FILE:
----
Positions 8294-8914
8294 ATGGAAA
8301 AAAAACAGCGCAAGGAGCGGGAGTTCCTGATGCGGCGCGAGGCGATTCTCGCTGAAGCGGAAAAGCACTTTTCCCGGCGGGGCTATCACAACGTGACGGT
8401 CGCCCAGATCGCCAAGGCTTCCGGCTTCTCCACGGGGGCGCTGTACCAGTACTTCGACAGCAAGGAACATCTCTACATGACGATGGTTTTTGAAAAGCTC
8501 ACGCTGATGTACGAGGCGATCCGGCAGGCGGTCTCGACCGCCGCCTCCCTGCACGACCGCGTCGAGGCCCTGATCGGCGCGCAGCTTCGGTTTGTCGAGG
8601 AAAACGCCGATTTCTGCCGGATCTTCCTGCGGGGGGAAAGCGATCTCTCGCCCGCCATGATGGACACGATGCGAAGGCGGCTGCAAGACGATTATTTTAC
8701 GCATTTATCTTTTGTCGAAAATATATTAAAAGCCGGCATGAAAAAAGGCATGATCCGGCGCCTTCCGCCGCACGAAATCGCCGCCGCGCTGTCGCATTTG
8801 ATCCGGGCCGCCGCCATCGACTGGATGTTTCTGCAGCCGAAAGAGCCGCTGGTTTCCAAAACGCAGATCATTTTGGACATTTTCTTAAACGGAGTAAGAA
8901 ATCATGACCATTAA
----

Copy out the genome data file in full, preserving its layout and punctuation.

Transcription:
Positions 8294-8914
8294 ATGGAAA
8301 AAAAACAGCGCAAGGAGCGGGAGTTCCTGATGCGGCGCGAGGCGATTCTCGCTGAAGCGGAAAAGCACTTTTCCCGGCGGGGCTATCACAACGTGACGGT
8401 CGCCCAGATCGCCAAGGCTTCCGGCTTCTCCACGGGGGCGCTGTACCAGTACTTCGACAGCAAGGAACATCTCTACATGACGATGGTTTTTGAAAAGCTC
8501 ACGCTGATGTACGAGGCGATCCGGCAGGCGGTCTCGACCGCCGCCTCCCTGCACGACCGCGTCGAGGCCCTGATCGGCGCGCAGCTTCGGTTTGTCGAGG
8601 AAAACGCCGATTTCTGCCGGATCTTCCTGCGGGGGGAAAGCGATCTCTCGCCCGCCATGATGGACACGATGCGAAGGCGGCTGCAAGACGATTATTTTAC
8701 GCATTTATCTTTTGTCGAAAATATATTAAAAGCCGGCATGAAAAAAGGCATGATCCGGCGCCTTCCGCCGCACGAAATCGCCGCCGCGCTGTCGCATTTG
8801 ATCCGGGCCGCCGCCATCGACTGGATGTTTCTGCAGCCGAAAGAGCCGCTGGTTTCCAAAACGCAGATCATTTTGGACATTTTCTTAAACGGAGTAAGAA
8901 ATCATGACCATTAA